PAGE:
Director’s Message – March 2016

There is a boost of energy with the early spring this year and since the soil is already workable farmers are getting an early start to their crops.  (This being New England though, we know the weather could turn at any moment.)  Farmers are busy planting spinach, radish, beets and peas, and we all are anticipating the first harvest of the season.

While the farmers are occupied with spring planting, Massachusetts state legislators have been busy at the State House compiling a comprehensive Omnibus Ag Bill (S.2171) An Act to promote agriculture in the Commonwealth.  The Joint Committee of Environment, Natural Resources and Agriculture, chaired by Senator Anne Gobi and Representative Paul Schmid, filed a bill that supports farmers and local food across the state and to continue the economic growth that agriculture has had in the Commonwealth.  It aims to increase the availability of locally grown food, offer opportunities to current and future farmers and invest in agricultural programs to boost the industry.  The Omnibus Ag bill consists of almost 20 pieces of legislation, some previously proposed and others new initiatives, and is intended to be a comprehensive approach to agricultural policy in the Commonwealth.  Much of legislation came from specific recommendations from the Massachusetts Local Food Action Plan.

Some elements of the bill:

Agricultural Estate Tax (also in HB 3507)

Agricultural land would have the same valuation as 61A (Chapter 61A is the section of State Code that deals with assessment and taxation of agricultural and horticultural lands)  for estate tax purposes.  Current law says inherited land must be assessed at its “highest and best use” which means its development value.  This is a huge burden on farm families who inherit land and often forces them to sell part of the farm to pay the estate taxes.  This bill will offer families the ability to preserve their family farms.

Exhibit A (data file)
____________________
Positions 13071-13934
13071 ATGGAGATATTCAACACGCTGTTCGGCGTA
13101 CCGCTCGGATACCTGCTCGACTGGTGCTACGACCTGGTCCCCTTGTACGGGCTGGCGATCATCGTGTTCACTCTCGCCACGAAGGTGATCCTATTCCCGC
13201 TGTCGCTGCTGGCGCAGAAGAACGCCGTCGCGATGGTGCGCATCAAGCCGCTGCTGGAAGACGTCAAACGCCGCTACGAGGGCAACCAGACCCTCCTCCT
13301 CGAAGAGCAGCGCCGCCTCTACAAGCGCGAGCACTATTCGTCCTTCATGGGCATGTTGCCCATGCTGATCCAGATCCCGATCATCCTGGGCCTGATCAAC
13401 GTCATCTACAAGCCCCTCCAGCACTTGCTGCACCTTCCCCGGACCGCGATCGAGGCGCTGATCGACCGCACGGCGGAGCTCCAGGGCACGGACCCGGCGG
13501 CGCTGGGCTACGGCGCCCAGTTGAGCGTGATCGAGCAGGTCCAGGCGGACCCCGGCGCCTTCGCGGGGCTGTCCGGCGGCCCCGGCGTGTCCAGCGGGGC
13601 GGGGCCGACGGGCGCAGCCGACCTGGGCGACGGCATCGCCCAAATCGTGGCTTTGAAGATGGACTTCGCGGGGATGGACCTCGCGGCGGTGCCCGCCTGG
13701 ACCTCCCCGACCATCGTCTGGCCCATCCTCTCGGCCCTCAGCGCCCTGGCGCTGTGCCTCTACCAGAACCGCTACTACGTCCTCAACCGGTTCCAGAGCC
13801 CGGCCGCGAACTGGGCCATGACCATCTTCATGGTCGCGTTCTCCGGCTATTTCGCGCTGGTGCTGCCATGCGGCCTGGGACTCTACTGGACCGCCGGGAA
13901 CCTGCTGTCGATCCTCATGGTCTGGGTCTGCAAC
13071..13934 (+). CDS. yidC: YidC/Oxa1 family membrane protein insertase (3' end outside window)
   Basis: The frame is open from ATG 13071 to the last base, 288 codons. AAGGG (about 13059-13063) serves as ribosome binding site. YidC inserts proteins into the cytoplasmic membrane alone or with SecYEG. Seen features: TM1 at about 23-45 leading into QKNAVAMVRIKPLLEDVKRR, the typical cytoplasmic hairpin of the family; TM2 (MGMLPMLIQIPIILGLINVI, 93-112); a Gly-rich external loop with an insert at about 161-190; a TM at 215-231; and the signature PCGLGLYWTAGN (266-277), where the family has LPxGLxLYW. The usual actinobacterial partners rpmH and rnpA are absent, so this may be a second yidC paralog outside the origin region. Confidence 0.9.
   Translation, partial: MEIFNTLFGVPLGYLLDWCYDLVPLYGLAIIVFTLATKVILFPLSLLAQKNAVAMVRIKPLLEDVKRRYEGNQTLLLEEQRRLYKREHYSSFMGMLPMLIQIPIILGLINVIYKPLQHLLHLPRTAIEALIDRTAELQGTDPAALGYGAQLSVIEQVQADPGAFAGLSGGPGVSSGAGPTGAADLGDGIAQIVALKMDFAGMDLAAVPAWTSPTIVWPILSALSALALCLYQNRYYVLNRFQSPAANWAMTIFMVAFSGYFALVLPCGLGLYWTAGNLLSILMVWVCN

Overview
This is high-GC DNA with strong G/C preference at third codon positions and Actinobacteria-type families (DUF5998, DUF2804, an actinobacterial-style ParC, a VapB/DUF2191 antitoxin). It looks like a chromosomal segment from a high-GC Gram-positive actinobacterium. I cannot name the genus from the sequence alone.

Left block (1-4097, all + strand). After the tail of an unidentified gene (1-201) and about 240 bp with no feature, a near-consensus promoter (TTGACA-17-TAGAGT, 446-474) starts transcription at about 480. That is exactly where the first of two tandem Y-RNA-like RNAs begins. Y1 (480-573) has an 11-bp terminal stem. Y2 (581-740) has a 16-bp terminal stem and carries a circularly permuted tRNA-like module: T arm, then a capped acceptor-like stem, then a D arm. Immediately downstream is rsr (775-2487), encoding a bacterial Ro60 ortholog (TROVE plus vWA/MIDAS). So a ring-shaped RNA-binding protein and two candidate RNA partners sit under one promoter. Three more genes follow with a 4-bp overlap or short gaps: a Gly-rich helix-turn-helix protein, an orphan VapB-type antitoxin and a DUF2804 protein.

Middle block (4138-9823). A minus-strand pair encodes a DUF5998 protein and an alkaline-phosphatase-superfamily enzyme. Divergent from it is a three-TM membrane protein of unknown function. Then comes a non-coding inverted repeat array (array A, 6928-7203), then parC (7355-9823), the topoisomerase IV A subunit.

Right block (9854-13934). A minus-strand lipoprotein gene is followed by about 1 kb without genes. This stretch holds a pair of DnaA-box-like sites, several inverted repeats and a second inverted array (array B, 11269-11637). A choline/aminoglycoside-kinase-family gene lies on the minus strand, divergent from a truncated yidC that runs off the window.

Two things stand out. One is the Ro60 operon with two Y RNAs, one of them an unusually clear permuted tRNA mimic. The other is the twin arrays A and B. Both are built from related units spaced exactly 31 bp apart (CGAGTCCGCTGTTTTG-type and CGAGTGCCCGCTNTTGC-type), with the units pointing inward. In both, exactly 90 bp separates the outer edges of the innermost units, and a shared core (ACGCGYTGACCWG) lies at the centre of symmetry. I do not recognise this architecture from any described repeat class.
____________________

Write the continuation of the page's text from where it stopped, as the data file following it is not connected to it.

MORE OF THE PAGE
Small Plot Tax Credits (also in HB 3296)

This bill would reduce the acreage threshold for qualifying for 61A* valuation from five (5) acres to two (2) acres. Towns could also choose to allow agricultural lands under two (2) acres to take advantage of the 61A tax rates.  Lowering the tax burden on agricultural lands will allow new and existing farmers to access land, create an incentive for owners to lease land and help small farms become more financially viable.

Impact Analysis for Ag Regulations (formerly HB 748)

This significance of this piece isn’t readily apparent and doesn’t sound as exciting as it really is.  It is intended to “protect the viability of farms in the Commonwealth”.  The bill proposes that any state, regional or local regulation must be analyzed for its impact on agriculture in the state.  Well-meaning but shortsighted laws won’t unintentionally affect farms.

Buy Local Funding

A really important part of the bill is the provision that provides funding for all nine (9) Buy Local chapters in Massachusetts.  A portion of each groups funding is provided by the state and most can’t operate without it.  The funding supports the promotion of local foods in each region as well as developing new markets and educating communities.

Other components of the Omnibus bill include the delivery of raw milk, power for town Agricultural Commissions to hold agricultural land, improvements to the plumbing code to recognize the difference between farm and commercial operations, promoting the use of state-owned land for community gardens and farmers markets and creates an Agricultural Reserve and Security Fund.  The bill is currently in the Massachusetts Senate waiting for a vote and then will be voted on in the House of Representatives.

Support for this grassroots effort is crucial to ensure the best possible version of the bill reaches the floor for a vote.  You can contact your local legislator to voice your support. If the bill passes it will benefit farming across the state for current and future generations by encouraging economic growth through agriculture and increasing the availability of local food to the community.

-Karen

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